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"The Shield"


Created by Shawn Ryan


Starring Michael Chiklis, Walton Goggins, Jay Karnes, CCH Pounder, Kenny Johnson, Glenn Close


Rated MA


Showtime FX Channel





"...there's just one way to handle the killers and the spoilers, and that's with a U.S. Marshal 

and the smell of gunsmoke." - regular introduction to the "Gunsmoke" radio show 1952


It's not easy being blue.  Trying to be good in a world of deceit and violence is hard enough as a layman.  Sin (in oneself and others) becomes most evident when one swims against its current.  And to dedicate ones life to law enforcement raises the stakes a lot higher.


Welcome to Farmington, California: a hardcore crime area teeming with thugs, pimps, drug dealers, and psychopaths.  Is there anything standing against the destructive tide?  Better believe it.  Every "farm" needs a barn.  A ragtag precinct of police operates out of the nicknamed "Barn," a former church building turned into a worn and malfunctioning but quaint police station.  The Barn cops make do - managing to juggle endless homicide cases, gang clashes, and a motley parade of weirdos (with a little time left over for impulsive sex, marriage woes, and other personal struggles).  Crime shows usually place their heroic casts into ideal epicenters of crime activity, complete with a stocked lake of scummy fish for the main characters to catch or lose each week.  "The Shield" makes it so the cops hardly have to cast their lines: the fish are leaping out at them.  Farmington is brimming with potential slimeball skulls to crack and lowlives to shove into "The Cage" until further due process.


Vic Mackey (Michael Chiklis) has a problem with most authority.  He's a shaved-bald, cool-shades-wearing, short but buff, tough-talking and obscenely quipping, ass-kicking cop who is a mixture of Dirty Harry, Wyatt Earp, Shaft, Sam Spade, and Mr. Clean.  (See the image under the masthead.)  Don't expect Columbo's finesse, Joe Friday's blandness, Marshal Matt Dillon's abidance to the law's letter, Sonny Crockett's suave fashion hipness, or Holmes' patient deduction.  Vic has a mean streak, a taste for skimming crooks' money, and a tendency to find or devise excuses to knock the piss out of a resistant and/or particularly evil cretin.  Captain Acevada describes Vic as "Al Capone with a badge."  But Claudette replies, "Al Capone made money by giving the people what they wanted. What people want these days is to make it to their cars without getting mugged. Come home from work and see their stereo is still there. Hear about some murder in the barrio, find out the next day the police caught the guy."  (She is less tolerant of Vic's methods in later seasons.)  Despite his vigilante-style power trips, Vic has just enough Elliot Ness in him to keep his sights mainly on exacting justice.  (If he gets a little lucre on the side, then all the better.)  His marriage fails because of his scarcity and cheating - and, to top it off, his youngest child is autistic and needs expensive tutoring and treatment.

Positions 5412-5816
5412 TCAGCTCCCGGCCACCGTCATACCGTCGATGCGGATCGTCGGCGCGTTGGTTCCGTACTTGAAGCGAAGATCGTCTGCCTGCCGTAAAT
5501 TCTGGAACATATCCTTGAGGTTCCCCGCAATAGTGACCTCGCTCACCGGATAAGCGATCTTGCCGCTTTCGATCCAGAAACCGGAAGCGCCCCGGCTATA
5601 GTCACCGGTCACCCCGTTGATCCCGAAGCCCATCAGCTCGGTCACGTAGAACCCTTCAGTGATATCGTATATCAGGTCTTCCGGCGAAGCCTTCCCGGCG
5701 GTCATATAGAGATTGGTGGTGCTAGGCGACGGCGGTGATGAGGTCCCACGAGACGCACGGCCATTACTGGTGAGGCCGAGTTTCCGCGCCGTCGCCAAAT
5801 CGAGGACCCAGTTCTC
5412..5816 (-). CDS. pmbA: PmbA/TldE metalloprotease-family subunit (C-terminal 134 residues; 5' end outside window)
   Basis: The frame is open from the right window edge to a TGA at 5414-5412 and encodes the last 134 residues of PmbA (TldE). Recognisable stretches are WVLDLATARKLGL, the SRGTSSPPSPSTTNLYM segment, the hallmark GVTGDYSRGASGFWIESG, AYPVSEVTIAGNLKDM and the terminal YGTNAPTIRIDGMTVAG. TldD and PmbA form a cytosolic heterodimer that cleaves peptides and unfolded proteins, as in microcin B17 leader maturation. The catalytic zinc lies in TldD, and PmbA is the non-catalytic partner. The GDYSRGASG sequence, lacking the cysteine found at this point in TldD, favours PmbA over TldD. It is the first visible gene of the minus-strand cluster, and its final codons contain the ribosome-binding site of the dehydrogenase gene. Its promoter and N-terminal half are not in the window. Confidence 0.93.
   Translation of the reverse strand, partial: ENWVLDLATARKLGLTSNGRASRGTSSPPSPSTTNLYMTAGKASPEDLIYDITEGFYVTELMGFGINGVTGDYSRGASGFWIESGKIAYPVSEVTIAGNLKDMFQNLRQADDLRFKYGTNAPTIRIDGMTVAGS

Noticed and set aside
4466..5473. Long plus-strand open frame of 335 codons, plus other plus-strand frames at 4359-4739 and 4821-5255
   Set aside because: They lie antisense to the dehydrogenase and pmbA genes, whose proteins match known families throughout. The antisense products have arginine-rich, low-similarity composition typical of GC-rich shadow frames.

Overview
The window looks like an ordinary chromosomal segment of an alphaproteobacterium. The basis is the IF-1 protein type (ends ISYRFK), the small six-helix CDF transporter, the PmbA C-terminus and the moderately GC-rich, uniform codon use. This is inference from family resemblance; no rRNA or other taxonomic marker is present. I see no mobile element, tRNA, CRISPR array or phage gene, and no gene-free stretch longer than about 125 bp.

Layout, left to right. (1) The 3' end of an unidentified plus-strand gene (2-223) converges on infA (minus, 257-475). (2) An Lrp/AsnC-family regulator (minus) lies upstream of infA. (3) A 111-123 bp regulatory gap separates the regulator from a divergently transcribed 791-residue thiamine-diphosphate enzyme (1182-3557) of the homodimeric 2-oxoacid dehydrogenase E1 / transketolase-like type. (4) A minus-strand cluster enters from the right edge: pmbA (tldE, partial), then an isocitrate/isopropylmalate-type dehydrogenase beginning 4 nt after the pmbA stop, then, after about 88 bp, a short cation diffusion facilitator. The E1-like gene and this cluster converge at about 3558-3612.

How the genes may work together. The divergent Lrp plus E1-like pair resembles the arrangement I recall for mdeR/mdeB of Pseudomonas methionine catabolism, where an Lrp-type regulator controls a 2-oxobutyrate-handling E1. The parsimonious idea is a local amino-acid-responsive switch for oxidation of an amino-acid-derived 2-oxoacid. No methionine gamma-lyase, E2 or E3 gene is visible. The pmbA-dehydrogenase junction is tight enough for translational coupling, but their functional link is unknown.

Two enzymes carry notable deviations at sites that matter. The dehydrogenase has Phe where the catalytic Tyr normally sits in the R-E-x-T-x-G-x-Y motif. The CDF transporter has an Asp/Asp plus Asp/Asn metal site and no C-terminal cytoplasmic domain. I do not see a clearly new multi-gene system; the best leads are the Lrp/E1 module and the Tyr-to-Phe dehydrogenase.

Vic is in charge of the Strike Team, a special division that takes care of the very intense and dangerous cases (often involving drug kingpins, gang warfare, and really seedy operations).  The team consists of take-no-shit, extremely non-PC, best friend of Vic, Shane Vendrell (Walton Goggins), shotgun wielding hearthrob, Curtis "Lem/Lemonhead" Lemanski (Kenny Johnson), and introverted but effective Ronnie Gardocki (David Rees Snell).  These slick cats like to keep things hush-hush in their little circle, especially since they bend so many rules and have their hands dipped in so many dirty cookie jars that Internal Affairs' heads would pop the hell off if they ever discovered the Team's secrets.  The possibility of the Team getting busted for their unscrupulous side deals is a constant worry for regular fans.  Vic and his boys are a modern-day Wild Bunch, complete with Peckinpah brutality.  They kick in doors, plant "evidence," utilize off-the-record informants and favor certain cooperative criminals, and basically do their jobs the way they see fit - not according to some hands-tying standard that too often lets scum skate while victims suffer or die.


The main cast is dimensional and endearing.  Detective "Dutch" Wagenbach (Jay Karnes) is an astute but nerdy investigator who would be a hopeless academician if not for his genuine concern for achieving justice (no matter how grisly the cases get), his soft heart, and an almost extrasensory hunch factor that usually coincides with his detailed, education-based procedure.  Dutch's partner, Claudette Wyms (CCH Pounder), is a rather poised and wise and anything but whimsical mid-aged black woman who tempers Dutch's frequent anxiety and emotional blurriness, usually setting him back on track to do what he does best.  Julian Lowe (Michael Jace) starts out in the first season as a rookie who has problems beyond usual cop risks: he has homosexual desires that he tries to repress and he's a devout, church-going Christian.  (No, the typical depiction of religious person as mindless, hypocritical nut isn't done in this show.  Julian's conflict is shown fairly and realistically.)  David Acevada (Benito Martinez) is the Barn's relatively new police captain.  He tries to keep the precinct sailing straight, avoiding bent rules and ends-justifying means at first.  His life is soon complicated by involvement in the local political realm.  (In later seasons we get to see just how conflicted this cat is.)  By season four, Acevada transfers to city council, and Monica Rawling (Glenn Close) replaces him as captain.  Rawling is more vehement about cracking down on crime, and she sees through the smog to the true worth of Vic and the Strike Team.